It began its journey as a short story, then got adapted into a full length play and finally made into a movie with Bette Davis playing the lead protagonist role.
The power of the tale lies in the simplicity of its narrative and the famous twist in the tail that Maugham was known for, a style possibly inspired by the signature of his muse, Maupassant.
The tale has arresting potentialities – set in the remote rubber estates of the Federal Malay Estates before World War II, the opening scene showcases a gruesome murder. The lead lady, played by Bette Davis in the movie, has killed a fellow planter in self-defense. He came over at the night when her husband was away for a business team. He wanted to talk about something but soon tried to take advantage of her. In the resulting confusion, the heroine was driven to the extreme by despair – the final scene was that the assailant lay dead with 6 bullets shot at him in close range.
The reaction to the story is instant sympathy for the heroine – her husband and others applaud her for being brave and also sympathize with her for the ordeal she has gone through. More pain is to be dealt with though for she must face trial, in accordance with the norms of normal justice, and is widely expected to be released at the earliest. Her lawyer – who happens to be a close friend of her husband – is a bit sceptical. The story is tad too smart and the heroine seems to be far well composed after the event. Well years of professional experience must amount to something one may presume for lawyers tend to be cautious in making up their minds.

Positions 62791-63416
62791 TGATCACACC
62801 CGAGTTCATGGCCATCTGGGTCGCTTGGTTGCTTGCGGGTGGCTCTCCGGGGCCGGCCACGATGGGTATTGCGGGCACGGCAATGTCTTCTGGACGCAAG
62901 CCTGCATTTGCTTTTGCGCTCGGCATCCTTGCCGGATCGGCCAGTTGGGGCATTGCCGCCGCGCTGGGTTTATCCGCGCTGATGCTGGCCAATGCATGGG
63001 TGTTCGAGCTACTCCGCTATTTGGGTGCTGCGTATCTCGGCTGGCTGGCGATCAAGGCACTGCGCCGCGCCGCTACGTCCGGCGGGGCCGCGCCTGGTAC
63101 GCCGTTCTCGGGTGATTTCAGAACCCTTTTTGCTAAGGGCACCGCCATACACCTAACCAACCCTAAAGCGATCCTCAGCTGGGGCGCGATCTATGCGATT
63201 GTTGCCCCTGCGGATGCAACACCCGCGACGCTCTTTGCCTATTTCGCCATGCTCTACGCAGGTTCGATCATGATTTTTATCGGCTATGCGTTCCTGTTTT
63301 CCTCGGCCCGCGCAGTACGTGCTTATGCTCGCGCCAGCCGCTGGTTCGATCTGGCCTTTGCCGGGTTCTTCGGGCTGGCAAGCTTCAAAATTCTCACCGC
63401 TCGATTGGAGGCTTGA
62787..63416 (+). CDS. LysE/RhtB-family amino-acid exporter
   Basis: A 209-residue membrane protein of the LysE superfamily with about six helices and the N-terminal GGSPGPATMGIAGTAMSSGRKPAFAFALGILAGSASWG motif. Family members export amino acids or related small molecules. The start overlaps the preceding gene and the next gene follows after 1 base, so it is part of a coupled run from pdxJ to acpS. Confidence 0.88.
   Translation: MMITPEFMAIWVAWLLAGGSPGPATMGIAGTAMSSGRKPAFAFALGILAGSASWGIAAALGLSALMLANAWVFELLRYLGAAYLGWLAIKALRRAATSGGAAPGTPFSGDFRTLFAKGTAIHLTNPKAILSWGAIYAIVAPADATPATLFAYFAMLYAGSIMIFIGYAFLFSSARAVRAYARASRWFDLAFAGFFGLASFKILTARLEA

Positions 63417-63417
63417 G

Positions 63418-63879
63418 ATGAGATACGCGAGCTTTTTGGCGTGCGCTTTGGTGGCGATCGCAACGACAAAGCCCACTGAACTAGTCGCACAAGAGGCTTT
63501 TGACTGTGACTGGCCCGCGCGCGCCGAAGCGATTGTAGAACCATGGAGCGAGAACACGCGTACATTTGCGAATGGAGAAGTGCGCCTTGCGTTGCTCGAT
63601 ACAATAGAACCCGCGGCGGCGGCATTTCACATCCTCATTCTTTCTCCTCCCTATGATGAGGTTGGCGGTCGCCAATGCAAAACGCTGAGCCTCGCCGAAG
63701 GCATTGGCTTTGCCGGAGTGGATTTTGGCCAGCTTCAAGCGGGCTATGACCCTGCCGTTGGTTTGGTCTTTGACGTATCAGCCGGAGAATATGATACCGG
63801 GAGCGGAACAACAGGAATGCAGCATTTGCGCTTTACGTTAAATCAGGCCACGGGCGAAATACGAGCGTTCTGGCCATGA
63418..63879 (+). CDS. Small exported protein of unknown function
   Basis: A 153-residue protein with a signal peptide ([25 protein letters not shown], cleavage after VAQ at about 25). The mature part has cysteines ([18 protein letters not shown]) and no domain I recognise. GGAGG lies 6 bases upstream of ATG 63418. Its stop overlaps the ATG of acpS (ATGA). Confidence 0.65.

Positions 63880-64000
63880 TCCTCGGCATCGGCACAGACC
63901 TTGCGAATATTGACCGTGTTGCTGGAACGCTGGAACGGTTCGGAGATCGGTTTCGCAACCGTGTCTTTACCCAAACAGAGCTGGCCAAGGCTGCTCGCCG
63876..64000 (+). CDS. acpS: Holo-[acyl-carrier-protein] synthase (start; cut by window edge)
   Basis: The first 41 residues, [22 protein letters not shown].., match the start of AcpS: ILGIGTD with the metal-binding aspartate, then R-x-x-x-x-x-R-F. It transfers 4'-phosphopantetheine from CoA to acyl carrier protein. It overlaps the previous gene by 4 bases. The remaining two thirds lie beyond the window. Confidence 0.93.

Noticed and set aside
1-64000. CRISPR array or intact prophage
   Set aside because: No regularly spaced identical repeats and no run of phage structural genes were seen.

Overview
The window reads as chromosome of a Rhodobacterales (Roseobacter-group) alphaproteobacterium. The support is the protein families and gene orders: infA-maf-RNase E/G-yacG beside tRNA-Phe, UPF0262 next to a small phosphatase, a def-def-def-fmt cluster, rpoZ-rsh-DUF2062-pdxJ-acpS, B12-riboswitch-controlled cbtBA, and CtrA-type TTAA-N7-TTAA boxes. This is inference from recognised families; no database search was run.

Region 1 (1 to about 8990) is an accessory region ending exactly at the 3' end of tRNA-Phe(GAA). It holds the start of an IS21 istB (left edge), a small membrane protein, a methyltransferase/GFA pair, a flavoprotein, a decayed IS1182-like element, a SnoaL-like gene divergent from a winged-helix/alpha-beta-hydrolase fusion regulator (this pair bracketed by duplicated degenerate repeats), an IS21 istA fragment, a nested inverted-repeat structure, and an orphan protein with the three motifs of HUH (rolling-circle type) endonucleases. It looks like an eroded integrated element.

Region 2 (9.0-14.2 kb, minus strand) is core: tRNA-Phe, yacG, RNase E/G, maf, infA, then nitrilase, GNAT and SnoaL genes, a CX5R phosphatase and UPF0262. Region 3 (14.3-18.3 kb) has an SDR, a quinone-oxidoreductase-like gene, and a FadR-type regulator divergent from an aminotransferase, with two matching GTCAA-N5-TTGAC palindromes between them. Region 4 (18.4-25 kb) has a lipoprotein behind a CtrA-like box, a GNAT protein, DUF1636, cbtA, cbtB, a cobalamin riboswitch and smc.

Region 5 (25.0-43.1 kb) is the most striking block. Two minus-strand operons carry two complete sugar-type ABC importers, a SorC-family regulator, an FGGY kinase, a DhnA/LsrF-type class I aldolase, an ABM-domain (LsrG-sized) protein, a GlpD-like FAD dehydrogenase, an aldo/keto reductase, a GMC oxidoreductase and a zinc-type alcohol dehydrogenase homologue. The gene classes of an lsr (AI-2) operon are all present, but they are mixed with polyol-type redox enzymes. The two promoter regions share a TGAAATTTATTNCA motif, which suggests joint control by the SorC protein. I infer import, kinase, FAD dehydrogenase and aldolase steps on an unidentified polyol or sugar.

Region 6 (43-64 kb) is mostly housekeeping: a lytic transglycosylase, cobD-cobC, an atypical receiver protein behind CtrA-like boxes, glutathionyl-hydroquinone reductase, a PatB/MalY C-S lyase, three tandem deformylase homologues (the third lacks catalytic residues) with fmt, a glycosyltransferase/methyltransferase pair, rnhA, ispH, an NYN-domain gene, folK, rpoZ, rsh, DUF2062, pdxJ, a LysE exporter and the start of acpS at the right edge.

The average Joe on the street who is watching the play or movie too knows something is afoot and will eventually unravel. The simple logic being, otherwise there is no real story to be told over the next couple of hours. And here Maugham displays all his wares and expertise. The exercise, particularly in the short story, is a gradual movement created in the mind of the reader wherein he starts with full sympathy for the heroine and ends exactly at the other end of the spectrum.
A sordid tale reveals itself – the man was actually her lover and the tragedy was a result of the lady’s frustration since after years of having the affair the lover had turned away from her. And the reason hard for her to stomach – he has been having an affair with a Chinese lady and no longer cares for her. Hell hath no fury than a woman scorned, she was so upset that she ended it all by shooting him to death. And the real nub of the affair is that the lover’s Chinese mistress held a letter written by the heroine. The letter would make it apparent that the entire defence was a fabrication and the murder was a crime of passion.
The affairs are to be smoothly concluded and involve a spot of blackmail wherein the husband is forced to spend his entire fortune to purchase the letter and rescue his wife and reputation. Things go as planned and post release the couple are taken in for a holiday by a hospitable couple. The lawyer then witnesses the husband denounce his wife since he has seen the letter and learnt the truth. Maugham has been even called cynical for this, but he has held on to his craft and rarely pulls his punches. The finally dénouement may be tragic but it is also logical as per the narrative. Indeed the audience ended up appreciating it as being served one’s just desserts though it cost them a happy ending.